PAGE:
This work was supported as part of the Materials Science of Actinides, an Energy Frontier Research Center funded by the U.S. Department of Energy, Office of Science, Basic Energy Sciences under Award # DE-SC0001089.

5:00 PM AC+AS+MI-WeA-9 Spectroscopic Studies of the Oxide Layer formed on Plutonium under Ambient Conditions
Alison Pugmire (Los Alamos National Laboratory); Corwin Booth (Lawrence Berkeley National Laboratory); Thomas Venhaus, David Pugmire (Los Alamos National Laboratory)

One of the fundamental challenges of modern science lies in understanding the chemistry and physics of the actinides, and in particular, plutonium. It’s unpredictable behavior and reactivity has led to a very poor understanding of its metallurgy and corrosion process. This not only poses a basic scientific challenge, but directly affects the safe, long term storage of this material. In an effort to understand the surface chemistry and corrosion of plutonium, knowledge of the surface oxide composition is paramount. The currently accepted description of the oxide layer formed under ambient temperatures and pressures consists of a thick PuO­2 surface layer over a thin Pu2O3 layer at the metal interface. However, recent studies by our group indicate this description is inadequate, and the oxide layer formed in the initial stages, in particular, is much more complex. We have recently focused on studying the oxide layer formed on gallium stabilized δ-plutonium in ambient conditions (pressure, temperature). We have characterized this layer using multiple spectroscopic techniques, including spectroscopic ellipsometery (SE), x-ray photoelectron spectrosocopy (XPS), and x-ray absorption spectroscopy (XAS). This diverse and complimentary suite of experimental techniques will address many long-standing issues regarding the nature of the oxide layer and the corrosion mechanism.

5:20 PM AC+AS+MI-WeA-10 Covalent Mixing In Actinide and Lanthanide Compounds: Reliable Assignment of Cation Charges
Paul Bagus (University of North Texas); Connie Nelin (Consultant)

The importance of covalent and ionic interaction and bonding in heavy metal oxides, for example for the actinide dioxides, AnO2, is controversial with some claiming that the interactions are nearly purely ionic and with others arguing that there is important covalent character. Similar questions also exist for halides and for lanthanide compounds. One way to view this is to consider how close the actual charge state of the cation is to the nominal oxidation state. Our analysis is based on using wavefunctions for embedded clusters which model the bulk oxides. With these wavefunctions, we show that considerable departures of the cation charge from the nominal value are a common occurrence. We also show how the departure from the nominal charge state depends on several factors including: (1) nominal oxidation state, (2) ligand, and (3) position in the row of the periodic table. It is also necessary to determine which metal orbitals are involved in the covalent mixing. For actinides, the natural choice is the open cation 5f shell but the normally empty 6d shell may also contribute to the covalent mixing and, in fact, may even have a larger contribution than the 5f. In order to characterize the extent and importance of the covalent mixing, two factors need to be taken into account: (1) the estimate of the actual charge state of the cations and (2), perhaps even more important, the contribution of the covalent mixing of the cation and anion frontier orbitals to the total energy of the compound. Our approach to address both of these aspects is to limit the variational freedom when we self-consistently optimize the orbitals of the models used to represent the compounds studied. By restricting the variational space, the importance of the mixing of ligand and metal frontier orbitals can be explicitly measured by determining the difference between a wavefunction where these frontier orbitals are excluded from the variational process and a wavefunction where they are allowed to mix with other orbitals. With this approach, it is possible to make quantitative estimates of energies associated with the covalent mixing as well as the effective charges that can be associated with the cations and ligands. Furthermore, it is possible to visualize the changes in the charge distribution for different degrees of variational freedom with suitable contour plots. We acknowledge support for this work by the Geosciences Research Program, Office of Basic Energy Sciences, U.S. DOE.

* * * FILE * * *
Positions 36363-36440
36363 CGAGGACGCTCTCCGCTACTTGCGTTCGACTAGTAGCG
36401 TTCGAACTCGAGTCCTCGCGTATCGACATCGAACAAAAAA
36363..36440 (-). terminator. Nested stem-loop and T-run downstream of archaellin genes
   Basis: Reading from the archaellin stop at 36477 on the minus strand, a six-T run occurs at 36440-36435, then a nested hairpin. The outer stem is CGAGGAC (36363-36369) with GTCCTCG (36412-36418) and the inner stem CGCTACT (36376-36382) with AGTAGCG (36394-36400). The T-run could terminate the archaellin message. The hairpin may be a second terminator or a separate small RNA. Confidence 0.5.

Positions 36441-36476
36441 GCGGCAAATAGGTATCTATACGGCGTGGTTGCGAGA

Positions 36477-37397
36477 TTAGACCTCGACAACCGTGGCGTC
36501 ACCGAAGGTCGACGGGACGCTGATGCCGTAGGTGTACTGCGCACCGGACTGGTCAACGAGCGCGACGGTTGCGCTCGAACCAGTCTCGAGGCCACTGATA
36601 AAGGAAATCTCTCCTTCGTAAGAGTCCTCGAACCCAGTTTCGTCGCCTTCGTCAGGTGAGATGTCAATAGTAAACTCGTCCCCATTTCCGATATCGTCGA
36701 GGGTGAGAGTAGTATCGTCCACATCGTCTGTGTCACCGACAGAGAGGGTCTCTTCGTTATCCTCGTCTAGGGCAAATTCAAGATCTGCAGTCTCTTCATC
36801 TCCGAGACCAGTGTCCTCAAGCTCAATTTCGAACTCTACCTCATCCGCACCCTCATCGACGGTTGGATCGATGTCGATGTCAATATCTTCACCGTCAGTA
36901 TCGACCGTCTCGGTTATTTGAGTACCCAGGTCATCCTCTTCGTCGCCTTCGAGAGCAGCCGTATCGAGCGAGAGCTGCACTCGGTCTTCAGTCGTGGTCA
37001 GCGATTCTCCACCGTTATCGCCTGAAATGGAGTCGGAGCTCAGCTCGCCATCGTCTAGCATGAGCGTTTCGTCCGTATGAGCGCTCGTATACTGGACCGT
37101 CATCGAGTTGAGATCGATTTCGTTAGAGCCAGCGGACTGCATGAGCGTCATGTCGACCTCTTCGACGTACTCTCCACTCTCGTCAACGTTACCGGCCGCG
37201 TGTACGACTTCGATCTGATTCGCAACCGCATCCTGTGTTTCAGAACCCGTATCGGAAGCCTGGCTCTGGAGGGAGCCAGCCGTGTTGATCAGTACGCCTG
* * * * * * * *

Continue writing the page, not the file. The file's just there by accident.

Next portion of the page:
5:40 PM AC+AS+MI-WeA-11 An XPS and ToF SIMS Investigation of Cerium Oxidation
Paul Roussel (AWE, United Kingdom of Great Britain and Northern Ireland)

In this study fcc γ-cerium has been used as a non radioactive surrogate material for fcc δ-plutonium. The common cerium oxides are the trivalent sesquioxide and the tetravalent dioxide both of which are iso-structural with the oxides formed on plutonium metal. Similarly, cerium (1) like plutonium (2) dsiplays parabolic oxidation kinetics at low temperatures and linear kinetics elevated temperatures. This makes cerium an ideal surrogate material to study the kinetics and mechansim of plutonium oxidation. The initial oxidation of cerium at 274 K was studied using X-ray Photoelectron Spectroscopy. On exposure to Langmuir quantities of oxygen cerium rapidly oxidizes to to the trivalent oxide followed by the slower growth of the tetravalent oxide. The growth modes of both oxides have been determined. It was found the surface formed tetravalent oxide was unstable in ultra high vacuum and reduced to the trivalent oxide by an apparent solid state diffusion reaction with cerium metal. This reduction reaction can be explained by the thermodynamic unstability of the tetravalent dioxide with respect to cerium metal. The complexity of this reduction reaction appears to be enhanced by the formation of surface hydroxyl species as a function of time. Time of Flight Secondary Ion Mass Spectrometry was used to support characterization of the surface hydroxyl species.

(1) D. Cubicciotti, J. Am. Chem. Soc., 74 (1952) 1200.

(2) J. L. Stakebake, J. Less Common Met., 123 (1986) 185.

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Time Period WeA Sessions | Abstract Timeline | Topic AC Sessions | Time Periods | Topics | AVS2015 Schedule